A stock dividend occurs when the company uses the amount of money that would be paid as a cash dividend to purchase additional common shares for the shareholder. A stock split happens when a company issues two or more new shares for every existing share an investor holds. When an investor considers purchasing stock that has issued a stock dividend or that has been split, the investor needs to consider whether the company's goals in issuing a stock dividend or making a stock split match the investor's goals for wanting to invest in the company. If the investor's goals and the company's goals are incompatible, the investor should consider investing in another company.
Companies that are pursuing growth will want to keep any cash they have to invest in the company. In this case, a stock dividend is issued.
A stock split occurs when a company feels its stock is above the popular price range for their stock. The company uses the split to bring the stock price into the desired range.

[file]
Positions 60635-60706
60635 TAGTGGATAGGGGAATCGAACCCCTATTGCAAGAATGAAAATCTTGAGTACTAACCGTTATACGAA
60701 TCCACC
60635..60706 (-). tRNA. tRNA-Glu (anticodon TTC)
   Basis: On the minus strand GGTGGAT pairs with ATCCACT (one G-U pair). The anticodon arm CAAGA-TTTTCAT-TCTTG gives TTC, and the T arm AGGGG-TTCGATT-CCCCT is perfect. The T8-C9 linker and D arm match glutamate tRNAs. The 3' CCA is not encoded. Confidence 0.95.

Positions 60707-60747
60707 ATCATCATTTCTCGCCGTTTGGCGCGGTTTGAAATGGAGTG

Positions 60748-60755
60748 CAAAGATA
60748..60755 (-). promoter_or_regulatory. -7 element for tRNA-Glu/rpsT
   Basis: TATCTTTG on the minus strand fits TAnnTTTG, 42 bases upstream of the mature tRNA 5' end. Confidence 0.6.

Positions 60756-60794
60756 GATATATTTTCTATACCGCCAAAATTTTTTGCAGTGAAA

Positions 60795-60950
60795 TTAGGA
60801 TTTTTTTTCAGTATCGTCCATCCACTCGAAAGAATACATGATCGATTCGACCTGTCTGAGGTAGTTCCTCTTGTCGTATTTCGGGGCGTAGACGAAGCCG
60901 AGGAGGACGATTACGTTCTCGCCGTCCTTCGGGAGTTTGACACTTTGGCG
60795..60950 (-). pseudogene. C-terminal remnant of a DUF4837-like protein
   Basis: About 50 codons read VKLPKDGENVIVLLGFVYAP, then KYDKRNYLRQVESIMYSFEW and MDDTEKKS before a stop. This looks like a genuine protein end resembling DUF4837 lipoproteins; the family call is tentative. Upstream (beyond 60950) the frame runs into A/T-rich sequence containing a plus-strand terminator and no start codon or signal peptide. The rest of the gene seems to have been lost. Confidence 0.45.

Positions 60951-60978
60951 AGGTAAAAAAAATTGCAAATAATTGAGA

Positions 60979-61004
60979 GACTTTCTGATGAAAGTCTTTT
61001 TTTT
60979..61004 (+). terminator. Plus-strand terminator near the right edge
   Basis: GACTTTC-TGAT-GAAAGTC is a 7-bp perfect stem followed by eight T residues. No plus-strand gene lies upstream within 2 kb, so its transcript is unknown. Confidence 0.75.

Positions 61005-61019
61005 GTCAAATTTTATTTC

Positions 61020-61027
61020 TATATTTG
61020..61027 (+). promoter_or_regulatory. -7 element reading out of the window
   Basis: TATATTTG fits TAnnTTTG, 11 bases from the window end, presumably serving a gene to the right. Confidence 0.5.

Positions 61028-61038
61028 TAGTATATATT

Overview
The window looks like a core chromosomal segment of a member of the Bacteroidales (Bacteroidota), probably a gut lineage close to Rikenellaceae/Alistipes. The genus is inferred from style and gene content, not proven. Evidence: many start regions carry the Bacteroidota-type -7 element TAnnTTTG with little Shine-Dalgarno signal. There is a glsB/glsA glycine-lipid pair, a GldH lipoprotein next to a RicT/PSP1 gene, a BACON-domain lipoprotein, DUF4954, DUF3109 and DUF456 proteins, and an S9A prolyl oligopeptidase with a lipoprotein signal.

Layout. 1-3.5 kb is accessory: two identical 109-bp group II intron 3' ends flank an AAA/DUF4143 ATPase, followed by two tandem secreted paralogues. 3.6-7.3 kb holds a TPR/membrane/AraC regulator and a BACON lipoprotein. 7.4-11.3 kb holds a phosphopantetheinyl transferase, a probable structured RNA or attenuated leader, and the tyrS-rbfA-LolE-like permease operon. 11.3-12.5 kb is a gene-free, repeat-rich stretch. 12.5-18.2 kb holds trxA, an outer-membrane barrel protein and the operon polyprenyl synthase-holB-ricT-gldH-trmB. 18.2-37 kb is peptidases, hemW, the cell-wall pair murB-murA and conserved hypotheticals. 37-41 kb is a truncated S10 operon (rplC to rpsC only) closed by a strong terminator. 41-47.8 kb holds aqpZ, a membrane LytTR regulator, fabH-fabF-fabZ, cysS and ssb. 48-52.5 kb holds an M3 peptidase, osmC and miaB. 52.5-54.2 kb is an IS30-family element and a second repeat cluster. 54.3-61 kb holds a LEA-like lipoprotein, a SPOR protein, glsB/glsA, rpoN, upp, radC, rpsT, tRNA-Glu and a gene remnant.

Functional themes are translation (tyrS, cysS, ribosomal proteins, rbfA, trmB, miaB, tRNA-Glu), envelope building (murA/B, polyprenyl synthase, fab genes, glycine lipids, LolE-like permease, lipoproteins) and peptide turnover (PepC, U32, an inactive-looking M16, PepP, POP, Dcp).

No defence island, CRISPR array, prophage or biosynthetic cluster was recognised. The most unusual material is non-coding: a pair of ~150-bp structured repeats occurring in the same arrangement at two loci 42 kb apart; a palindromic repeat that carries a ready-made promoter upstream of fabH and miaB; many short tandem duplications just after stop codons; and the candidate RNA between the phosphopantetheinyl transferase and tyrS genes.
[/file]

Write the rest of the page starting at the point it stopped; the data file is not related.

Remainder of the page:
With a stock dividend and a stock split, an investor will gain more stock than they had before they received the dividend or the split took place. Both stock dividends and stock splits are issued based on the company's goals.
A stock dividend is issued to keep earnings in the company and make the company more valuable in the future. When a company is considered more valuable, stock prices rise.
A stock split is performed because a company's stock is outperforming the company's goals. Because a company does not want to encourage speculative bubbles that cannot be sustained by the market, it uses a stock split to decrease the price of stock and bring it into a more acceptable price range.
The advantages of both stock dividends and stock splits lie in the future expectations for the company. If the company is expected to grow, then having more of the company's stock is worthwhile because an investor can sell the stock in the future and make a larger profit.
If a company does not perform according to investor expectations, an investor will have a larger amount of his portfolio tied up in an investment that will not make as much money as expected, or might even lose money. Because stock dividends and stock splits increase the amount of stock an investor has, this disadvantage applies to both of them.